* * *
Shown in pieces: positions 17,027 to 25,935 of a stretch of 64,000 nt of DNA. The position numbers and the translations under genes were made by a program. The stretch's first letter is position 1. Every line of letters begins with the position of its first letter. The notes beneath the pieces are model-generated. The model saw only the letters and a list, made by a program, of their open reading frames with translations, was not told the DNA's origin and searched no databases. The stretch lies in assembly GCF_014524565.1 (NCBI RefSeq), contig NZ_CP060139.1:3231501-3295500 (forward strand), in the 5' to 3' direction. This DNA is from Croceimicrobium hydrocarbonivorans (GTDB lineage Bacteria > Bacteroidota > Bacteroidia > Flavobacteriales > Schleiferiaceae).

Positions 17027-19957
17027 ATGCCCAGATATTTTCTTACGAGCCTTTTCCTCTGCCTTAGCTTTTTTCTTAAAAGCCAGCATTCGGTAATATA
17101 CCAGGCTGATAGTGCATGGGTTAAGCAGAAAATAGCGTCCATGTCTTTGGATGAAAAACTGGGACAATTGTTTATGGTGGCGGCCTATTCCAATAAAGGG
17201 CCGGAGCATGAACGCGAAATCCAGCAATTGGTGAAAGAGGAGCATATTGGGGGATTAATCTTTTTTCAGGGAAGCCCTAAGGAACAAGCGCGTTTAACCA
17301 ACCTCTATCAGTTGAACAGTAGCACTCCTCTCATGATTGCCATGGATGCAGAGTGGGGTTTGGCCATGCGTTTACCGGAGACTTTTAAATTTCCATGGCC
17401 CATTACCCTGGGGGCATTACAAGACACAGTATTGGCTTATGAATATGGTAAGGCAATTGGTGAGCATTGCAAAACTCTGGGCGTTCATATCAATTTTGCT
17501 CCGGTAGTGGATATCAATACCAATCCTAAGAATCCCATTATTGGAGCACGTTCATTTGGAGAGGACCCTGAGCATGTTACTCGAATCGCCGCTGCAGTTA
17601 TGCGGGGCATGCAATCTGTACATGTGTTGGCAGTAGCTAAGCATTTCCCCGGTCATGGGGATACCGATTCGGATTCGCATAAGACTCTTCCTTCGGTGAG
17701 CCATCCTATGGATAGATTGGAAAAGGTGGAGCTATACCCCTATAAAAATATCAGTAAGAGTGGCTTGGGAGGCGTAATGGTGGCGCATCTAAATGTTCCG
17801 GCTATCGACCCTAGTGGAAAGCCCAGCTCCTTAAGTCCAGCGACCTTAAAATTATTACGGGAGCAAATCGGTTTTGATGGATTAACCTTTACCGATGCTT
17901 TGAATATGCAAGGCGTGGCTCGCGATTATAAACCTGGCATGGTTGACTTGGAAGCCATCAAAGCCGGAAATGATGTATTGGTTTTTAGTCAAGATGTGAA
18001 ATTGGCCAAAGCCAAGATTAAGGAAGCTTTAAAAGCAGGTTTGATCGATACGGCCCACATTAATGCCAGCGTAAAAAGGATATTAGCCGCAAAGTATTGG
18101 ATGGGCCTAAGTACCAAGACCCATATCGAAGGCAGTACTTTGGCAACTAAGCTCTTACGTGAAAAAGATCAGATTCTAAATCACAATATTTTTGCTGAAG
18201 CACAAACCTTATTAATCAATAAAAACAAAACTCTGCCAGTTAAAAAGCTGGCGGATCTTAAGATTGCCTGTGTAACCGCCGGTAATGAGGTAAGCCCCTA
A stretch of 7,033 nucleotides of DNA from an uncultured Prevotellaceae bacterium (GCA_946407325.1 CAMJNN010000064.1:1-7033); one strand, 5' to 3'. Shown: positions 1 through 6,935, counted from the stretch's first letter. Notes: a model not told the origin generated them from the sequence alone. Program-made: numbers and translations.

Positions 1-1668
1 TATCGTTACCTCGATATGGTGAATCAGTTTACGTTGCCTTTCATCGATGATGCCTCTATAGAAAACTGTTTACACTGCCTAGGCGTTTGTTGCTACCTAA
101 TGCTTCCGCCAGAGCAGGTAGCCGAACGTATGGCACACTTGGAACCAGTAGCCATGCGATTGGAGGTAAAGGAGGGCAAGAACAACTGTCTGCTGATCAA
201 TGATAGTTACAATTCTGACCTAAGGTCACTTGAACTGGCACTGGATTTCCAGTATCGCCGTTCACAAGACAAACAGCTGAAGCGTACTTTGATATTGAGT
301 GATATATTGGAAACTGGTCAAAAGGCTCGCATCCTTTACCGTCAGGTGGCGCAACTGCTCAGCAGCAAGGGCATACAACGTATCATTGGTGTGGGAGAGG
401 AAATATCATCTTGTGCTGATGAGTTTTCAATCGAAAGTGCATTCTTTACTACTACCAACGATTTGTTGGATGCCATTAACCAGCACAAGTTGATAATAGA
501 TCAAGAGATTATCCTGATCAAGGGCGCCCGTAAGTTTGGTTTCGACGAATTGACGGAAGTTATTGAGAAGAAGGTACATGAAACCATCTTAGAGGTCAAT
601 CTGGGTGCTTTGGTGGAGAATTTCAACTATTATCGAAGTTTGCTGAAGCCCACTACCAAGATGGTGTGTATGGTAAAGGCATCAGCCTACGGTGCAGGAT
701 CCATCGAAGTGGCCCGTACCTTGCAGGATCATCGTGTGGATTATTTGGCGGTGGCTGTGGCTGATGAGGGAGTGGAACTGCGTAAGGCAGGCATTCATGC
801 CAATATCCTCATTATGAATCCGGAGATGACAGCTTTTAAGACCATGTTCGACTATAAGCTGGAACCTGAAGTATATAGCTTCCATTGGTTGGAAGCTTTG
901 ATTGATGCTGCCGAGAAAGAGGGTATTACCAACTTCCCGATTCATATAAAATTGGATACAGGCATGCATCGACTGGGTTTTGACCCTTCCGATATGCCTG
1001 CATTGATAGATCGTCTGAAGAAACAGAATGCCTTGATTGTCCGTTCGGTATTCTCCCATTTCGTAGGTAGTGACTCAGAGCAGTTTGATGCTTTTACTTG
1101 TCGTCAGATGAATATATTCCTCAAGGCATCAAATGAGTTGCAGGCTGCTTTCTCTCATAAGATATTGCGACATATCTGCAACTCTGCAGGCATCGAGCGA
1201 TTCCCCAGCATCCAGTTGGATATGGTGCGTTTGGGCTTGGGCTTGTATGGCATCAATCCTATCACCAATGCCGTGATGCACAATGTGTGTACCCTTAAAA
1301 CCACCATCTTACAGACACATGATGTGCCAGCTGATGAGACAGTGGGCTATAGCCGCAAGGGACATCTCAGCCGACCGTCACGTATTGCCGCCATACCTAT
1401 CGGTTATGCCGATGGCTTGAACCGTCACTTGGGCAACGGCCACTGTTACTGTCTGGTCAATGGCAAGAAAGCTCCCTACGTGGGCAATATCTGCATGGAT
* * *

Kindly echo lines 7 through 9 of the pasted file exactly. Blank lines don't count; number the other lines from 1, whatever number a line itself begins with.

17401 CATTACCCTGGGGGCATTACAAGACACAGTATTGGCTTATGAATATGGTAAGGCAATTGGTGAGCATTGCAAAACTCTGGGCGTTCATATCAATTTTGCT
17501 CCGGTAGTGGATATCAATACCAATCCTAAGAATCCCATTATTGGAGCACGTTCATTTGGAGAGGACCCTGAGCATGTTACTCGAATCGCCGCTGCAGTTA
17601 TGCGGGGCATGCAATCTGTACATGTGTTGGCAGTAGCTAAGCATTTCCCCGGTCATGGGGATACCGATTCGGATTCGCATAAGACTCTTCCTTCGGTGAG